This raises major questions, like: How was someone able to send an “email” full of millions of images and possibly terabytes of data? Why on earth did the NSA and the CIA put “all of their secrets” together on one computer? Why did they encode all of these secrets into images? Was it some kind of secret training program, i.e. a more efficient way of teaching someone intelligence data? That would certainly make slightly more sense than the explanation given in the pilot.

I sound pretty negative about Chuck, I know, but I really did laugh a lot, and all of the previews make future episodes look even better. Maybe they’ll do a better job of explaining the premise in later episodes, or maybe I’ll stop caring if the show just gets generally better. I’d also accept it if they started making fun of their own premise. It would be more in line with the style of creator Josh Schwartz’s previous show – The OC.

Katee Sackhoff, the best thing in Bionic Woman4. Bionic Woman – The problem with this one is just that Katee Sackhoff is too damn awesome. In a perfect world, she would play the main character, but only if it meant she could also finish Battlestar Galactica.

Michelle Ryan as Jaime Somers is certainly nice to look at, but didn’t really hold her own against Sackhoff in the pilot. Some of the dialog was fairly clunky, especially her speech at the end of the episode. I wonder how much of this can be chalked up to a British actress trying to do an American accent – not everyone can be Hugh Laurie or Colin Farrell, after all. This show wasn’t a complete disappointment, but it definitely did not live up to my expectations. I’ll keep watching for as long as it is on air to see if it improves.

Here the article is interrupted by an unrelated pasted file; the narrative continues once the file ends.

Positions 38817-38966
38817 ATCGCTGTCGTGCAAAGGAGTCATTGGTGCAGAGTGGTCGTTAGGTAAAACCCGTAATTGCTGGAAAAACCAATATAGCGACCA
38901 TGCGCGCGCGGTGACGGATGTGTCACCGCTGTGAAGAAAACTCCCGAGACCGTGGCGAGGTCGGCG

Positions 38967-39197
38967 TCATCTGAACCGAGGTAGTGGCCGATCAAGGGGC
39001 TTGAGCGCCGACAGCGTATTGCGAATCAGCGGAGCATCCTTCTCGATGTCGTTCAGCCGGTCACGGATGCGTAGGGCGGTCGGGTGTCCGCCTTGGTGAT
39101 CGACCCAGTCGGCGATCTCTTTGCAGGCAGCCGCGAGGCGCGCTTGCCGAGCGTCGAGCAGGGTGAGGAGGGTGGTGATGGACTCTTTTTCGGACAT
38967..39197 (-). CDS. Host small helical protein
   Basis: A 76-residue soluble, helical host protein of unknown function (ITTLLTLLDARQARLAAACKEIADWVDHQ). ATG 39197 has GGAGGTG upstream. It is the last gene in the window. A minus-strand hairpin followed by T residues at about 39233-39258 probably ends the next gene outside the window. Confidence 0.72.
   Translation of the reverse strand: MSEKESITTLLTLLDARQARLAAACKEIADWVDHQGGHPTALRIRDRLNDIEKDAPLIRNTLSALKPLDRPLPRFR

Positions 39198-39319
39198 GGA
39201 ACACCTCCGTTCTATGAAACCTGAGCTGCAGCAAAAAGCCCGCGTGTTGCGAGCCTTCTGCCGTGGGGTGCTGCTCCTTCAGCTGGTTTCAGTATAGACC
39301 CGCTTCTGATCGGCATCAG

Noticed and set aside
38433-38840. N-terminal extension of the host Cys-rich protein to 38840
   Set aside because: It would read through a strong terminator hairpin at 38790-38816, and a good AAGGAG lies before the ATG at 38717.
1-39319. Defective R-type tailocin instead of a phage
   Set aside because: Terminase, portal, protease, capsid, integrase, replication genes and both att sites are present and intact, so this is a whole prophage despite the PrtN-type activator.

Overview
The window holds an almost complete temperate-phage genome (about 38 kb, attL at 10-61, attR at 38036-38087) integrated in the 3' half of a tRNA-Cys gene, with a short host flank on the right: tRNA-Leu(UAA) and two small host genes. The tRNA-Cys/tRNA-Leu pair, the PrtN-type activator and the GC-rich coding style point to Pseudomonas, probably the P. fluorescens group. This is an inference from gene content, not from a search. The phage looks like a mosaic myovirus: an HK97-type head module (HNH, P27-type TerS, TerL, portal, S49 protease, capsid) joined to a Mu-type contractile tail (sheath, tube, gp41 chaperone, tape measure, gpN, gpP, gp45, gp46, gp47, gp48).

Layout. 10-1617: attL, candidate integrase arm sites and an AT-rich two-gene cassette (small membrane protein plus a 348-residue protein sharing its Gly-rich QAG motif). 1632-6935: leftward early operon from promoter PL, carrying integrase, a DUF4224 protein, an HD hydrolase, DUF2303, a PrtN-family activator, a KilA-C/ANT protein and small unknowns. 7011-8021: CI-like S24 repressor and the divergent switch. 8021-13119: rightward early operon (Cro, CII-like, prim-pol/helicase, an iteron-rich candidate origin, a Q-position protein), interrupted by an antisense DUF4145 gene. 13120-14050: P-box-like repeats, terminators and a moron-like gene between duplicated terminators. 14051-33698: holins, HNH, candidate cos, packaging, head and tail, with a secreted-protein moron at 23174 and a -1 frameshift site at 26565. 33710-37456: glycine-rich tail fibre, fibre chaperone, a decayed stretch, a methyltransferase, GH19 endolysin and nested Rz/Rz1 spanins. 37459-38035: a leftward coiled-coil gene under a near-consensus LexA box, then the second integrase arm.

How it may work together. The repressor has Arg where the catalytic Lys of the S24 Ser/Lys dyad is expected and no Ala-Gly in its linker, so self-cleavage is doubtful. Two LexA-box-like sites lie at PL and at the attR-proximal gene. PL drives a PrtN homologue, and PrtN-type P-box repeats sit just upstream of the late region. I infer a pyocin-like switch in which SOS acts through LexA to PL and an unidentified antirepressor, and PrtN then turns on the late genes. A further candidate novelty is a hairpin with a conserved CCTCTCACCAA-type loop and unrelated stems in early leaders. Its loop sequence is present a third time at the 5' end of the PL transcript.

Other than those four shows, I’ve also got Dirty Sexy Money and Gossip Girl waiting to be watched, and this upcoming week I’m recording: Cavemen (too awful-sounding to miss), Carpoolers, and Pushing Daisies. Pushing Daisies has been getting ecstatic reviews, so I hope it lives up to the hype.

The Leet World, or “When Talking About Making Something Turns Into Actually Doing It”

I’m not sure why I didn’t post about this before, considering I spent almost the entire weekend working on the website, but some friends of mine that go way back – Eddy, Nick, and Daniel, to be exact – recently starting working on putting into motion an idea that had been percolating for years.

There has always been talk in our circle of friends about making movies, but one idea in particular stuck around for a long time. The premise was simple: make an ongoing series of short films/episodes about a bunch of characters from a video game (Counter-Strike) who are placed in a Real World-style house and see what happens.

The premise is possible because of a phenomenon called machinima, which means using the graphics/animation from video games to render animated short films. The most popular and well-known example of this phenomenon is a show called Red vs. Blue.

In any case, Smooth Few Films, as they are collectively known, actually got to the point where they could produce a trailer and then a full-fledged episode of the show. Check it out:

Trailer (kind of illicit because of the music… shhh! Hopefully they’ll have time to redo it at some point…):

Episode #1 (all original music!):

There is already a lively forum on the site, and plenty of random people from all over the world have left feedback. It’s pretty exciting to see my friends succeeding like this, although this is still only the initial level. They are planning on doing a new episode every 2-3 weeks, and I think this show’s popularity will only grow with more episodes and an ever-growing forum community.